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Stair, James Dalrymple, 1st Viscount

James Dalrymple Stair, 1st Viscount (dălrĬm´pəl, dăl´rĬmpəl), 1619–95, Scottish jurist. A student and then a regent of the Univ. of Glasgow, he was admitted to the bar in 1648. He supported the exiled Charles II and refused to swear allegiance to the Commonwealth, but he was nevertheless appointed (1657) a judge. After the Restoration he was prominent until his sympathy with the Covenanters at the time of the Scottish Test Act caused him to lose (1681) his appointment as judge. He then finished his Institutions of the Law of Scotland (1681), a great treatise on Scottish law. His exile in the Netherlands ended when he came (1688) to Great Britain with King William III, who made him lord advocate and raised him to the peerage.

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Dalrymple, James, 1st Viscount Stair

Dalrymple, James, 1st Viscount Stair [S] (1619–95). Scottish lawyer and statesman. Born in Ayrshire, Dalrymple was a presbyterian. He was knighted at the Restoration and appointed a lord of Session. By 1681 he was in disfavour, lost his offices, and retired to Holland. He was accused of complicity in plots against Charles II and indicted for treason in 1685. He accompanied William of Orange on his expedition in 1688, was restored as president of the Court of Session, and promoted to the peerage in 1690. In 1681 he published Institution of the Law of Scotland, and was regarded by Macaulay as ‘the greatest jurist that his country had produced’.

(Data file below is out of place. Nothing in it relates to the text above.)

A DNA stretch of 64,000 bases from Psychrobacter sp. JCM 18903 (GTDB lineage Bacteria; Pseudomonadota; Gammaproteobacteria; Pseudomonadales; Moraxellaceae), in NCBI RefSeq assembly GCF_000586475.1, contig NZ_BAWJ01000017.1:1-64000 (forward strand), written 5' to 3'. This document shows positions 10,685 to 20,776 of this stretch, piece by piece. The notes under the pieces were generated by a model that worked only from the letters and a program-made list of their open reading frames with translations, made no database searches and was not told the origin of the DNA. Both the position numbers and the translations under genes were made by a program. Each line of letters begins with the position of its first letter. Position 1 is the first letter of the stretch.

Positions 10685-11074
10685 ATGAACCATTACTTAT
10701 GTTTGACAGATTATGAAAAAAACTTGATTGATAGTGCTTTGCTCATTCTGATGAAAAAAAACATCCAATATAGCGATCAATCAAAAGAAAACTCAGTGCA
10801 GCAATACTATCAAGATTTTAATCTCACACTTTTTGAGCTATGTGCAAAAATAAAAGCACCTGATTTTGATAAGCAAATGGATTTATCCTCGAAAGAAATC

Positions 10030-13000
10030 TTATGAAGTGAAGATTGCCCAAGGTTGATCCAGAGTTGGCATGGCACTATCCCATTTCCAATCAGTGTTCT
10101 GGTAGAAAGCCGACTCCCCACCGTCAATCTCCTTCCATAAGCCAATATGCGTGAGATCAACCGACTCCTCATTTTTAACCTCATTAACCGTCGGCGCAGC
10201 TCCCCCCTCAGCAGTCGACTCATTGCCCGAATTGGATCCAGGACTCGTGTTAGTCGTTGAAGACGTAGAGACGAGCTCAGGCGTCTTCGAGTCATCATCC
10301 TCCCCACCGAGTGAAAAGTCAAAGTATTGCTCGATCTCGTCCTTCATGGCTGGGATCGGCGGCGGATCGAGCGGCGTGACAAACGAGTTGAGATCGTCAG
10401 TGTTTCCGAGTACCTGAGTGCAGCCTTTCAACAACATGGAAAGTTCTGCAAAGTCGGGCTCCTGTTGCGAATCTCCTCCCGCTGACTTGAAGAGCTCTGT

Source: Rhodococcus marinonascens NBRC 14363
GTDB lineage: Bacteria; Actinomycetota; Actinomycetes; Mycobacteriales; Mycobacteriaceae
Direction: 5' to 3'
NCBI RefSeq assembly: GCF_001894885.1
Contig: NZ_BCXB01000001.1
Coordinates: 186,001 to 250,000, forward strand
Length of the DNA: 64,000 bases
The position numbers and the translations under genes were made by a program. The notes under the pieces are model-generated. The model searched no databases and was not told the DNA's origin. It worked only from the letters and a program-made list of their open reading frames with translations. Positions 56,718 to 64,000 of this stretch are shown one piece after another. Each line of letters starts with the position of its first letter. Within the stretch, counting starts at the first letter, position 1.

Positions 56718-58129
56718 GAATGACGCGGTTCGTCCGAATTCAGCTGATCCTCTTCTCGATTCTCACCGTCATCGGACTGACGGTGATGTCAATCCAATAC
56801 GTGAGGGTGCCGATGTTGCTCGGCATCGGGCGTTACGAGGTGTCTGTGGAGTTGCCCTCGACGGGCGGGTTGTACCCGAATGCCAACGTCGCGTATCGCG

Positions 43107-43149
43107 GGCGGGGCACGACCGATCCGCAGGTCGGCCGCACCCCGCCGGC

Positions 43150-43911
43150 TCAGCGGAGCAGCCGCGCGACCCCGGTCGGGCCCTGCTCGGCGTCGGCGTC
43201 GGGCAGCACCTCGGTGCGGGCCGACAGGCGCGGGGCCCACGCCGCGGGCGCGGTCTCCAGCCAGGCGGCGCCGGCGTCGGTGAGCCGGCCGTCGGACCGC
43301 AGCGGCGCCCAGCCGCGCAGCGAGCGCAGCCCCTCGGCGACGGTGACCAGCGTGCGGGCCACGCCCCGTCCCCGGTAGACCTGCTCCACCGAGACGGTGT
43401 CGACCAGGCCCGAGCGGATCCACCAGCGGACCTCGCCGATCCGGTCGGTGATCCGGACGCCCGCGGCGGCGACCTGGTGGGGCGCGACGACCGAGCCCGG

J. A. Cannon

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